Home > King of Wales > 2015 King of Wales: Prologue and Race Day 1

2015 King of Wales: Prologue and Race Day 1

August 9th2015
 By Robb Pritchard on 2015-08-09T07:56:06-06:00 | King of Wales |

Spidertrax | Robb Pritchard | CC BY 3.0

Spidertrax | Robb Pritchard | CC BY 3.0

Prologue

The Ultra4 Europe series kicked off in Italy where the rolling hills put me in mind of something like Little House on the Prairie… but the deep forests of Wales is pure Blair Witch Project.

The Walter’s Arena course near Neath, not that far from Nowhere in South Wales, has a man-made section for spectators to watch the cars fly but the rest of the 2km qualifying lap was fast gravel through the unforgiving trees. Speed is what we love Ultra4 for!

With 43 cars in the paddock (‘pits’ in American English) King of Wales is, of course, many times smaller than the mother event in California but with the nervous tension and rumble of V8s the vibe is just the same. Guys with grimy finger nails greeting friends from far flung countries, ready to fight for every inch in the machines they’ve spent months building… the atmosphere here is brilliant.

Before the action started there was a line up of all the trucks running on the Spidertrax axles and the sheer international spread of the series was displayed in the trucks parked side-by-side. Teams from the UK, Malta, Portugal, France, USA and Belgium, all running Spider 9s.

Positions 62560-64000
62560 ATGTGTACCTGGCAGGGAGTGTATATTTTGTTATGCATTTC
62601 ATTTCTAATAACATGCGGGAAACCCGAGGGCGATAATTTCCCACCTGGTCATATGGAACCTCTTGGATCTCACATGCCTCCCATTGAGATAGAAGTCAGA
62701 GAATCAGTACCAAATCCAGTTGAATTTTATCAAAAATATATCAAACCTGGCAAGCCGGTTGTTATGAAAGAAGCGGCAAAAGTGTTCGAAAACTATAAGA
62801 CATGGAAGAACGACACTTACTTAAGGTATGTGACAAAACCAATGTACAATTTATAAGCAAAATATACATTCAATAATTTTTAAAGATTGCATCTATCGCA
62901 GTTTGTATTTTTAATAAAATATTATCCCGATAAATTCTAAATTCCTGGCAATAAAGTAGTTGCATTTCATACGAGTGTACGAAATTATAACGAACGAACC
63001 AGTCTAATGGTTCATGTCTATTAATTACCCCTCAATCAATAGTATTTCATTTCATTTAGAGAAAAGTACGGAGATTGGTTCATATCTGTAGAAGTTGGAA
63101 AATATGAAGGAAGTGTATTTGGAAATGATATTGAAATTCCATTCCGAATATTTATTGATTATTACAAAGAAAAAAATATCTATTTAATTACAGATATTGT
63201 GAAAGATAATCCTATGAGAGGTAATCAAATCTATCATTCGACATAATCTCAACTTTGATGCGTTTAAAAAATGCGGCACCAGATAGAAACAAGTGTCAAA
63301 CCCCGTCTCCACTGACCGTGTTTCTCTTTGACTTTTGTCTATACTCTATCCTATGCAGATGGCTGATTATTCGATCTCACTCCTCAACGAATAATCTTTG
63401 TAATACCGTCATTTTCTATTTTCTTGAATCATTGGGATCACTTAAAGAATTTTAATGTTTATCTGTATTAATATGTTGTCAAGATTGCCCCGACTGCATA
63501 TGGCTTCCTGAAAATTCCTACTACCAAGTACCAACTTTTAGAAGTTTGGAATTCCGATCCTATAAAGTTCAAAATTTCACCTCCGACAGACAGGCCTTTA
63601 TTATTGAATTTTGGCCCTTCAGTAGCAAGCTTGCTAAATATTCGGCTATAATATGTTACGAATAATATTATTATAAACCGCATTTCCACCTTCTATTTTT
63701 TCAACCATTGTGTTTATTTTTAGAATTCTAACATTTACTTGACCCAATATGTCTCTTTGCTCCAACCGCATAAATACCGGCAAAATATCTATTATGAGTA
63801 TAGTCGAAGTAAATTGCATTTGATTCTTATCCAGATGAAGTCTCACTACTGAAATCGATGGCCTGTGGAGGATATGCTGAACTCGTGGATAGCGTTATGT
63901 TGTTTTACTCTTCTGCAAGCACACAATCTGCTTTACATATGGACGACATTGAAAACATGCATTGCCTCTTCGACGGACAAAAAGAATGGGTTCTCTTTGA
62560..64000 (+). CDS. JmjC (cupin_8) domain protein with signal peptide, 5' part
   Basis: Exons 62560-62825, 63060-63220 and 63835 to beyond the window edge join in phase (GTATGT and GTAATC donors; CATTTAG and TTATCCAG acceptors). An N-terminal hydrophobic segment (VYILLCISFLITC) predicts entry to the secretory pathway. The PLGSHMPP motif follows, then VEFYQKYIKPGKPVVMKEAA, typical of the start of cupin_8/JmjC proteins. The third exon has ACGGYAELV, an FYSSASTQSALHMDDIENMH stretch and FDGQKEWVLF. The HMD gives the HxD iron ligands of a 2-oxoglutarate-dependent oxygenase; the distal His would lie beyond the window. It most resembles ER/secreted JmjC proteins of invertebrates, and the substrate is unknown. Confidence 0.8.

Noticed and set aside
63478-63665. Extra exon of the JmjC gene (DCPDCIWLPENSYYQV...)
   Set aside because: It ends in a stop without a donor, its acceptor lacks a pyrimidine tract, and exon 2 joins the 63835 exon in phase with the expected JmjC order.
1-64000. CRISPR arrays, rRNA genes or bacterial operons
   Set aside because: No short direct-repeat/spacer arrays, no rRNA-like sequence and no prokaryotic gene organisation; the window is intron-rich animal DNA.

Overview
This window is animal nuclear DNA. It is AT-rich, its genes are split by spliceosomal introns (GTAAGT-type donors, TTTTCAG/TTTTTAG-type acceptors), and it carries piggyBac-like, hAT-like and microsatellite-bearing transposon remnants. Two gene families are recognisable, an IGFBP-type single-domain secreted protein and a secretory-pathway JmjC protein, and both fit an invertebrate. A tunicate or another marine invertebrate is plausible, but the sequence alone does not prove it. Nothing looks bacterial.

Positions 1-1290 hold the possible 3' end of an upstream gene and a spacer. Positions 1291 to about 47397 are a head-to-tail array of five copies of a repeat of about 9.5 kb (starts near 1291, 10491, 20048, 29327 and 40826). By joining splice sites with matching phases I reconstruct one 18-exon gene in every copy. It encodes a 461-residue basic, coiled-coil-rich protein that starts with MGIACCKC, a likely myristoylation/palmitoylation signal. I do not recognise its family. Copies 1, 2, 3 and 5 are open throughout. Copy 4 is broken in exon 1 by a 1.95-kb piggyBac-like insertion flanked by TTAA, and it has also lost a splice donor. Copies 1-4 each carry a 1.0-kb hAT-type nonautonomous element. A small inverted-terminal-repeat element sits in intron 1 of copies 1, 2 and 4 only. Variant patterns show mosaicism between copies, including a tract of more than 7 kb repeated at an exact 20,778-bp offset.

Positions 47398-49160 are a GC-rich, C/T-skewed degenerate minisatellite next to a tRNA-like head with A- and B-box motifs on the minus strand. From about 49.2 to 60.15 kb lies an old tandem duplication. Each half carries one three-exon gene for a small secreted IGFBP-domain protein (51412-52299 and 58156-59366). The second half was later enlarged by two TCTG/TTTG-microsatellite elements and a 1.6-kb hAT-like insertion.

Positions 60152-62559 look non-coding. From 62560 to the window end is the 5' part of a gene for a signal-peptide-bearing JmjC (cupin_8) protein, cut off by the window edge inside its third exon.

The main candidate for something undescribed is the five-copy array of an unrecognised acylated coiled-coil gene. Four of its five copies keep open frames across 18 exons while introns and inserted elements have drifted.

The qualifying course a fast blast around the valley and one by one the cars were flagged off. The UK scene is heavily into winch challenges, dragging Land Rovers with big winches up impossible routes, and these are perfect for the Legends and Modified class, but the big beasts are all in the unlimited Ultra4 class and apart from Italy and Portugal this is the only place you can see them race.

The Welsh weather is famously inclement and we were expecting a mud-fest but the sun was out and we saw the strange sight of clouds of dust hanging above the trees. Jim Marsden in the Gigglepin Land Rover was on maximum attack and got around in 4:42, 8 seconds ahead of France’s Nicolas Montador. In an impressive 3rd, showing that his 2nd place finish in King of Italy was no fluke, was Filipe Guimanaes in the bright orange Big Rocks sponsored Portuguese Euro Fighter.

Rob Tunnah, finally out in his stunning full IFS car, was just ahead of KoI winner Rob Butler but race favourite Levi Shirley was slowed with an electrical issue that meant 12th on just 4 cylinders wasn’t as bad as it could have been. All is fixed now and he’ll be pushing tomorrow.

Talking of which… It’s a 19km lap of all the insane obstacles that Ultra4 courses are famous for, with some huge man-made steps to tackle. Ledges would be a better word and more than a few people’s hope will be broken here. The course opens at 9am, closes at 6 and the one who gets 6 laps done the quickest… will get to go first on the road on Sunday when another day awaits! You will have the exclusive report here!

Spidertrax | Robb Pritchard | CC BY 3.0

Spidertrax | Robb Pritchard | CC BY 3.0

Race Day 1

I packed a rain jacket, umbrella, rubber boots and a woolly hat but today, in this strangely good Welsh weather I ended up with my Sahara hat on, getting sunburnt!

Leading away from the front was Jim Marsden with France’s Nicolas Montador close behind, the lead in sight, just as it was for him in Italy. Two cars were set off the line together at minute intervals and the whole field was waved away for a half dozen times around the 19km lap… many not to be seen again.